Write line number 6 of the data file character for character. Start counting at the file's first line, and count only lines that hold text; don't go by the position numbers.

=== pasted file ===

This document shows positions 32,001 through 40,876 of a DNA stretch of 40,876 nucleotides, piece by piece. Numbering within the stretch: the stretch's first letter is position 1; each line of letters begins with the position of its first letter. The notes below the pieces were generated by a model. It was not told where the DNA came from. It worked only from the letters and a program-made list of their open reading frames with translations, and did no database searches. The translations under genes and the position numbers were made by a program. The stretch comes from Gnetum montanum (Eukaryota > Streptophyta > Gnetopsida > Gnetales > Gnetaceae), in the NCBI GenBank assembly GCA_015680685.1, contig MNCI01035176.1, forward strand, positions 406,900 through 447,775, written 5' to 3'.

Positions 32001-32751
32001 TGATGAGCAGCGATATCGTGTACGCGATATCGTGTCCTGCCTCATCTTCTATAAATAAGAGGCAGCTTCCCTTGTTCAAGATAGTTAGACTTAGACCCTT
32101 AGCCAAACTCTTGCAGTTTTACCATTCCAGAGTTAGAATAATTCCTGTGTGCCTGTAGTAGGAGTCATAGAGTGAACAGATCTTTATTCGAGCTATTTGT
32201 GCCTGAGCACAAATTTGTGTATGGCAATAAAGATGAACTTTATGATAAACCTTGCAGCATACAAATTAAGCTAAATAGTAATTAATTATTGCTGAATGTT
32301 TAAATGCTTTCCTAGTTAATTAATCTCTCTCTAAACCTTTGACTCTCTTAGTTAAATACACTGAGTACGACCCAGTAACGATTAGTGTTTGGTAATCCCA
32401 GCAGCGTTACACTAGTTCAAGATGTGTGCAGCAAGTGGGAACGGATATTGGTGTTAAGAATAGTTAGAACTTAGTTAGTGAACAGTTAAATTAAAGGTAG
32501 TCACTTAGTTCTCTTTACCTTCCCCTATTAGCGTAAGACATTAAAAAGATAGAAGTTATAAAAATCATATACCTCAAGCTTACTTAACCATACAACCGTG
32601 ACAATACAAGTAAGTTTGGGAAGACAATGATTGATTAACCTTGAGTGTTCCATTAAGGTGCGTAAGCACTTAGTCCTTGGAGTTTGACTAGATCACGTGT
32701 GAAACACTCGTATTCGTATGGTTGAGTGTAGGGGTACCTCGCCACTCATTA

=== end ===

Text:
32301 TAAATGCTTTCCTAGTTAATTAATCTCTCTCTAAACCTTTGACTCTCTTAGTTAAATACACTGAGTACGACCCAGTAACGATTAGTGTTTGGTAATCCCA